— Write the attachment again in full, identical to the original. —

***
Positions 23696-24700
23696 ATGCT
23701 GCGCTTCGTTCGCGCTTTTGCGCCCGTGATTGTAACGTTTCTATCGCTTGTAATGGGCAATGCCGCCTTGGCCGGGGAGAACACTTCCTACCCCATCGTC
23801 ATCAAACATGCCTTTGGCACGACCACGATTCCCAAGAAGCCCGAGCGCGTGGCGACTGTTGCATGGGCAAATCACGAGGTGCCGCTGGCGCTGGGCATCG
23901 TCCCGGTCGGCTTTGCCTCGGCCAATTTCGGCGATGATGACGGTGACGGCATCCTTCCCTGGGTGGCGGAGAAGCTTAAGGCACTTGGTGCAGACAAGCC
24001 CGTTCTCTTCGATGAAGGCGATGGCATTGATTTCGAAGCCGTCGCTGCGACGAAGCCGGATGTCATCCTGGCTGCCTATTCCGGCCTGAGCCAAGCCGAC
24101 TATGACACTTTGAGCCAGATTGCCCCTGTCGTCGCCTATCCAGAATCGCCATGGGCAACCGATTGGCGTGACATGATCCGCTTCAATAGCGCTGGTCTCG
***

Positions 23696-24700
23696 ATGCT
23701 GCGCTTCGTTCGCGCTTTTGCGCCCGTGATTGTAACGTTTCTATCGCTTGTAATGGGCAATGCCGCCTTGGCCGGGGAGAACACTTCCTACCCCATCGTC
23801 ATCAAACATGCCTTTGGCACGACCACGATTCCCAAGAAGCCCGAGCGCGTGGCGACTGTTGCATGGGCAAATCACGAGGTGCCGCTGGCGCTGGGCATCG
23901 TCCCGGTCGGCTTTGCCTCGGCCAATTTCGGCGATGATGACGGTGACGGCATCCTTCCCTGGGTGGCGGAGAAGCTTAAGGCACTTGGTGCAGACAAGCC
24001 CGTTCTCTTCGATGAAGGCGATGGCATTGATTTCGAAGCCGTCGCTGCGACGAAGCCGGATGTCATCCTGGCTGCCTATTCCGGCCTGAGCCAAGCCGAC
24101 TATGACACTTTGAGCCAGATTGCCCCTGTCGTCGCCTATCCAGAATCGCCATGGGCAACCGATTGGCGTGACATGATCCGCTTCAATAGCGCTGGTCTCG